pipeline-2019a.svg

Search

Categories

offshore wind power.jpg (1)

Equinor teams up for offshore wind growth in Japan

Sep 09, 2020
2 min read
Print this page

Equinor, Jera and J-Power partner up and enter a joint bid agreement prior to Japan’s upcoming Round 1 offshore wind auction.

The three companies will jointly evaluate and work towards submitting a joint bid in the Round 1 auction once the Japanese government officially opens what will be country’s first offshore wind auction.

Establishing this consortium is in line with Equinor’s renewable strategy of building scale in core regions and develop growth options in selected markets to become a global offshore wind major.

“We have joined forces with Jera and J-Power, two strong local partners, to participate in Japan’s first offshore wind auction and develop what could potentially be Equinor’s first offshore wind farm in Japan”, says Senior vice president for Business development in New Energy Solutions in Equinor, Jens Økland.

The Japanese Government has dedicated Yurihonjo and Noshiro, two areas offshore the northern Japanese prefecture of Akita, as promotional zones for offshore wind, each representing an area for bottom-fixed offshore wind farms of approximately 400 MW and 700 MW respectively.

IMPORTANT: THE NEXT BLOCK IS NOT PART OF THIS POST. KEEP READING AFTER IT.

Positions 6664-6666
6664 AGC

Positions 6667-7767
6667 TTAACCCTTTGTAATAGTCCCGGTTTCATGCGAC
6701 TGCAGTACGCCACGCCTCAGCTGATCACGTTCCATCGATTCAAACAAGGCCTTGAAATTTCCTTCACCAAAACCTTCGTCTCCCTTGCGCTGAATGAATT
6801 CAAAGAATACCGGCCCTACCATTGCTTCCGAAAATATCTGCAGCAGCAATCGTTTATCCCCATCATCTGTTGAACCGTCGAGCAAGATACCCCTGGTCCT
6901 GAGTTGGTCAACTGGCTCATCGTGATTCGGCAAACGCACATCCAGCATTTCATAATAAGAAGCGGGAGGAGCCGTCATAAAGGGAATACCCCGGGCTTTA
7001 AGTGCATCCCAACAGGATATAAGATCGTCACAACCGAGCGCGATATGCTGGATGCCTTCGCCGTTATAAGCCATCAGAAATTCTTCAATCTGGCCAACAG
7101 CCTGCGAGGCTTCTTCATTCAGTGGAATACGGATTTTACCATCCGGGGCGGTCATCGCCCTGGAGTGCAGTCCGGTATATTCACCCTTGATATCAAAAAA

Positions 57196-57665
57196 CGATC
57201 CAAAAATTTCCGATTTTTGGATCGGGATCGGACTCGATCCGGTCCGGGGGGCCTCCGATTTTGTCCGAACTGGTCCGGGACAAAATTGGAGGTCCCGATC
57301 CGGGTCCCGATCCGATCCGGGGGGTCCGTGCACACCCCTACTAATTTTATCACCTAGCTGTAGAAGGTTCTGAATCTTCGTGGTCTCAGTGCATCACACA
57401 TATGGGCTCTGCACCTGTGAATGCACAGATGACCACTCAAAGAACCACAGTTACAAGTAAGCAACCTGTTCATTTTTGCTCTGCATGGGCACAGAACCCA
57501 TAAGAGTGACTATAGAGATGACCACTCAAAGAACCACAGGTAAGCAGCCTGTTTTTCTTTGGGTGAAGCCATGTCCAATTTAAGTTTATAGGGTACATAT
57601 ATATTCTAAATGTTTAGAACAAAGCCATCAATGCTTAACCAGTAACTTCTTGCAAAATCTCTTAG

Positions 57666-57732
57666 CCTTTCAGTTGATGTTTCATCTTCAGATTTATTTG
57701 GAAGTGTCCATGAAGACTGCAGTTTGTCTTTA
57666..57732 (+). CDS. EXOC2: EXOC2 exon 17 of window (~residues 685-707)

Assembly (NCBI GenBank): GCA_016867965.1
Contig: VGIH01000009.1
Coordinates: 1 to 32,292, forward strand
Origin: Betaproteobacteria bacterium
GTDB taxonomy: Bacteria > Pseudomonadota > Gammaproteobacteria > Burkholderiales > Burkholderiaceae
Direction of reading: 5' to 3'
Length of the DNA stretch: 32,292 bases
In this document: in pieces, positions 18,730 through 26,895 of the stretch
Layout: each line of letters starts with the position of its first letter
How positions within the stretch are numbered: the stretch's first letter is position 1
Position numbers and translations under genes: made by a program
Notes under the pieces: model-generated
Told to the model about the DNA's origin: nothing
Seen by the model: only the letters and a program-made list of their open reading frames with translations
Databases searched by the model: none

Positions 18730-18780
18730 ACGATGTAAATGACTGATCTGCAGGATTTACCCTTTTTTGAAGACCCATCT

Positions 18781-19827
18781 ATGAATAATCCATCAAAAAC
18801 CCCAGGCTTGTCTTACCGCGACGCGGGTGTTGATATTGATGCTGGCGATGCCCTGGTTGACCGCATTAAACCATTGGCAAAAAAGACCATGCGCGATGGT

The upcoming auction is anticipated to start within the next months, with bid submission taking place six months after the auction opens. Once the auction is closed, the results are expected to be announced towards the end of 2021. Potential wind farms would then tentatively be operative post 2025.

“Japan has a high potential to develop a market for offshore wind. Their ambitions to increase their renewable energy sources from today’s 15-16 per cent to about 22-24 per cent by 2030 hereunder a target of 10 GW wind capacity to meet their climate change commitments and become more energy independent, present exciting opportunities. The opportunities long-term, are within both bottom fixed and floating offshore wind as waters in Japan are on average deeper than in other parts of the world,” says Økland.

RELATED POSTS